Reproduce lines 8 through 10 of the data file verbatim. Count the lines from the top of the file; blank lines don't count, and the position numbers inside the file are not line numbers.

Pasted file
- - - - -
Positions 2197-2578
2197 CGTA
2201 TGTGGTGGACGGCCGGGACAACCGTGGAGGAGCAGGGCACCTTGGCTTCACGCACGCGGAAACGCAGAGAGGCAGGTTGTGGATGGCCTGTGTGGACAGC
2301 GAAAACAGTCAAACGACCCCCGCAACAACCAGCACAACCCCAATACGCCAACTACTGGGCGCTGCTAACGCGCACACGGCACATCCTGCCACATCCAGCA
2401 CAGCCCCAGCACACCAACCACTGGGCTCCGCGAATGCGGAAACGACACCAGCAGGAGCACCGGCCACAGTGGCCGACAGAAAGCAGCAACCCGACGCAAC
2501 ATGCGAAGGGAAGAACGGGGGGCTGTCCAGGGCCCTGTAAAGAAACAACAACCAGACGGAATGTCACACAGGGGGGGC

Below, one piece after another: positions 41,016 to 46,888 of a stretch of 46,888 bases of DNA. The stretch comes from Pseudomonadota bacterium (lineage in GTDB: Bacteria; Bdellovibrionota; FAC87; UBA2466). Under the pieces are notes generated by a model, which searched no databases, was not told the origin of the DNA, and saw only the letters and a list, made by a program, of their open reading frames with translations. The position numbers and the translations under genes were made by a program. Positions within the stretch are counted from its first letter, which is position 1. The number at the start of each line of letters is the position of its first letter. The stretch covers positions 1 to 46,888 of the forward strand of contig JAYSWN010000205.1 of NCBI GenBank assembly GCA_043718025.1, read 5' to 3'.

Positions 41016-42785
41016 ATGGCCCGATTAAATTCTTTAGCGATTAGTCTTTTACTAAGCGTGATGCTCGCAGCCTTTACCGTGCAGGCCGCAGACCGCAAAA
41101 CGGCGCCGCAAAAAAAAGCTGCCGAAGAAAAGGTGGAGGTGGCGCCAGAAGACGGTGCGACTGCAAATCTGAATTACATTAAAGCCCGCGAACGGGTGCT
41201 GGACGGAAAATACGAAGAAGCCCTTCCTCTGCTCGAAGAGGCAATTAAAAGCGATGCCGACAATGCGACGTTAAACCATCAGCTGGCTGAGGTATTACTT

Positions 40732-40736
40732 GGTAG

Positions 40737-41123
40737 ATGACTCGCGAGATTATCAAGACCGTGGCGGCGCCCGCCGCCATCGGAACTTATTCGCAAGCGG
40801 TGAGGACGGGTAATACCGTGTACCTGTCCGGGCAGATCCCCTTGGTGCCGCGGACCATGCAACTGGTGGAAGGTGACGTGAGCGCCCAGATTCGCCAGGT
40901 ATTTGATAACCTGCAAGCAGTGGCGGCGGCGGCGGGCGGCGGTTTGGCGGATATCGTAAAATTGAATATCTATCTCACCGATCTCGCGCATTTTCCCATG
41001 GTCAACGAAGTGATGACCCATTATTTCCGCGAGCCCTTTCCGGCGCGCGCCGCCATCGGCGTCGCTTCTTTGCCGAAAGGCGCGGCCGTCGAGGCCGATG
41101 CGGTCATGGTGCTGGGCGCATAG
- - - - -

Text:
Positions 41016-42785
41016 ATGGCCCGATTAAATTCTTTAGCGATTAGTCTTTTACTAAGCGTGATGCTCGCAGCCTTTACCGTGCAGGCCGCAGACCGCAAAA
41101 CGGCGCCGCAAAAAAAAGCTGCCGAAGAAAAGGTGGAGGTGGCGCCAGAAGACGGTGCGACTGCAAATCTGAATTACATTAAAGCCCGCGAACGGGTGCT